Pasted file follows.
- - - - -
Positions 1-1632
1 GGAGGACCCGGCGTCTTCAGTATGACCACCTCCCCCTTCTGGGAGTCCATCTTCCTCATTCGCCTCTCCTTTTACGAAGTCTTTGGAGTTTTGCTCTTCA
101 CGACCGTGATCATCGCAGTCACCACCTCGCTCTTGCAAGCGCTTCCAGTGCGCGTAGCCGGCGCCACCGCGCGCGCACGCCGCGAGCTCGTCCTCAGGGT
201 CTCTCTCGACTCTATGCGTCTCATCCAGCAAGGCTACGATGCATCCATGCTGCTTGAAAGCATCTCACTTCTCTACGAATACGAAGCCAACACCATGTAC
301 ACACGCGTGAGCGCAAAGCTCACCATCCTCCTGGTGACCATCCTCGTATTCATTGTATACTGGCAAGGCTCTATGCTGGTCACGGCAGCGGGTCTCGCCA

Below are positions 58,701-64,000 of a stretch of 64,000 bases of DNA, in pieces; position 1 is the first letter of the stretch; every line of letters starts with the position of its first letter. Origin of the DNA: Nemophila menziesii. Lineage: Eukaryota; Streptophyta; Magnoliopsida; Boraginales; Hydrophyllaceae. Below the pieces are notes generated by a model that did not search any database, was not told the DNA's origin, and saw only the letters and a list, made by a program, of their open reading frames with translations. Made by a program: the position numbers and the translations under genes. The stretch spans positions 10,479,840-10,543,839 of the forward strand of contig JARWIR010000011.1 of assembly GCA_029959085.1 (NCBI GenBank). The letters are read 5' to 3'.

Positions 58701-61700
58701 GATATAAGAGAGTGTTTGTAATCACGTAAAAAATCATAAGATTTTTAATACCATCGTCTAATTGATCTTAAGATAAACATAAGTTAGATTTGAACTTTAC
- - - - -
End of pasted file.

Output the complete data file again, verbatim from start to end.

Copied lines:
Positions 1-1632
1 GGAGGACCCGGCGTCTTCAGTATGACCACCTCCCCCTTCTGGGAGTCCATCTTCCTCATTCGCCTCTCCTTTTACGAAGTCTTTGGAGTTTTGCTCTTCA
101 CGACCGTGATCATCGCAGTCACCACCTCGCTCTTGCAAGCGCTTCCAGTGCGCGTAGCCGGCGCCACCGCGCGCGCACGCCGCGAGCTCGTCCTCAGGGT
201 CTCTCTCGACTCTATGCGTCTCATCCAGCAAGGCTACGATGCATCCATGCTGCTTGAAAGCATCTCACTTCTCTACGAATACGAAGCCAACACCATGTAC
301 ACACGCGTGAGCGCAAAGCTCACCATCCTCCTGGTGACCATCCTCGTATTCATTGTATACTGGCAAGGCTCTATGCTGGTCACGGCAGCGGGTCTCGCCA

Below are positions 58,701-64,000 of a stretch of 64,000 bases of DNA, in pieces; position 1 is the first letter of the stretch; every line of letters starts with the position of its first letter. Origin of the DNA: Nemophila menziesii. Lineage: Eukaryota; Streptophyta; Magnoliopsida; Boraginales; Hydrophyllaceae. Below the pieces are notes generated by a model that did not search any database, was not told the DNA's origin, and saw only the letters and a list, made by a program, of their open reading frames with translations. Made by a program: the position numbers and the translations under genes. The stretch spans positions 10,479,840-10,543,839 of the forward strand of contig JARWIR010000011.1 of assembly GCA_029959085.1 (NCBI GenBank). The letters are read 5' to 3'.

Positions 58701-61700
58701 GATATAAGAGAGTGTTTGTAATCACGTAAAAAATCATAAGATTTTTAATACCATCGTCTAATTGATCTTAAGATAAACATAAGTTAGATTTGAACTTTAC